The widespread use of plug-in hybrid vehicles — which could be driven up to 40 miles on electric power alone — would significantly reduce greenhouse gas emissions in the United States without overloading the nation’s power grid, according to a new study.
The study, “Environmental Assessment of Plug-In Hybrid Electric Vehicles,” is by the Electric Power Research Institute and the Natural Resources Defense Council (whose new blog is the oddly-named Switchboard). Here’s a key chart:
Here are some more details on the study’s conclusions:
The study found that if 60 percent of Americans shifted to plug-in hybrids by 2050, it would lead to an increase in electricity usage of 7 to 8 percent — a relatively small increase, indicating that hybrids would not necessarily require a surge of new power plant construction. Plug-in hybrids are charged mostly at night, when demand for electricity is low.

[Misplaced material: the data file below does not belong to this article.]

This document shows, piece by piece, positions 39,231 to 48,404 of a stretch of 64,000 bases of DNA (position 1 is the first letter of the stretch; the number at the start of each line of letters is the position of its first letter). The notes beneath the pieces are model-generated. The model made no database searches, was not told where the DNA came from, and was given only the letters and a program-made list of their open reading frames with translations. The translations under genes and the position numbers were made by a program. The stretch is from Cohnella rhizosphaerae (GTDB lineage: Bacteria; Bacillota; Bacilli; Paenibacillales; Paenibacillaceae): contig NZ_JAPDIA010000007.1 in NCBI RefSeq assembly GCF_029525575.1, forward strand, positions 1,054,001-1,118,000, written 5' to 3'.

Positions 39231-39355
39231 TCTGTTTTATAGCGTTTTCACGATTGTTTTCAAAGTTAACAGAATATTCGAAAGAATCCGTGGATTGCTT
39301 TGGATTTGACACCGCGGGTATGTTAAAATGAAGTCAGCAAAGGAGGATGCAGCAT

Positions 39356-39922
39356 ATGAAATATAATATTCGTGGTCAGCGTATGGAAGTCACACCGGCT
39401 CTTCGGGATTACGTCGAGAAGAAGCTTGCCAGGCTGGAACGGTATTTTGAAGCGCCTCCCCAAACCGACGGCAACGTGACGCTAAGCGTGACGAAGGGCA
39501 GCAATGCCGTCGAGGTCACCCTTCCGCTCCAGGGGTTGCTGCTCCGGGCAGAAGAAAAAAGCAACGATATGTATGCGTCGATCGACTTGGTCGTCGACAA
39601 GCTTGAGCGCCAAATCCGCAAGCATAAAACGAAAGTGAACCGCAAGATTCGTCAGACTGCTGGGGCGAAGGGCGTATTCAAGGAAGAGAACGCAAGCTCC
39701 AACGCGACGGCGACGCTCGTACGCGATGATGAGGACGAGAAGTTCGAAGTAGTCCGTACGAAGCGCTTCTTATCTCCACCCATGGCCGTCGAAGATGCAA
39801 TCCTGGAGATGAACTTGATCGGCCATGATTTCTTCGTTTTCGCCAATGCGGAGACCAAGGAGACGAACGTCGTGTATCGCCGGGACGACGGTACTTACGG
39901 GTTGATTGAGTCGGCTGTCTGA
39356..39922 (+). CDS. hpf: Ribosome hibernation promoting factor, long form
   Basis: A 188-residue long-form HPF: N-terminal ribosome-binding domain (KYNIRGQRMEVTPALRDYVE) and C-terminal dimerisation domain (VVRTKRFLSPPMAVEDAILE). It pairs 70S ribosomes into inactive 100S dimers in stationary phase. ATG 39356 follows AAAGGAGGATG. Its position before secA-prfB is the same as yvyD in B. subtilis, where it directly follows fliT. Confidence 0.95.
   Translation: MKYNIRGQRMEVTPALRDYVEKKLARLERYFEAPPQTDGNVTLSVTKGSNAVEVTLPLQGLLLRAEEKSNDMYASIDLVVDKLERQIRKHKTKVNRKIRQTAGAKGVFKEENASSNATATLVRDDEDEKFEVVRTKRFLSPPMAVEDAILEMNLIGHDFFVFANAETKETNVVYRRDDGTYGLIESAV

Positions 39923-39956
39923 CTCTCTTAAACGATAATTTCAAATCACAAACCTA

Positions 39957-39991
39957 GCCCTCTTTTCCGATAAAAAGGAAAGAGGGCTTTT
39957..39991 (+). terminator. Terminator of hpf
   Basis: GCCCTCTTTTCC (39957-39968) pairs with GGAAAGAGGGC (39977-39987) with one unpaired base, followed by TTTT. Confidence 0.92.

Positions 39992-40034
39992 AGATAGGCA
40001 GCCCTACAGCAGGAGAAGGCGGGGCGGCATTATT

At the same time, the report estimates that electric hybrids would displace the need for 3 million to 4 million barrels of oil per day by 2050, more than twice what the United States imports each day from Saudi Arabia.
Researchers also found that plug-in hybrids reduced greenhouse gases no matter what energy source was used to produce the electricity, whether coal, nuclear, hydroelectric, wind or solar. Electric hybrids generated 40 to 65 percent less greenhouse gas than gas-fueled vehicles and 7 to 46 percent less than conventional hybrids.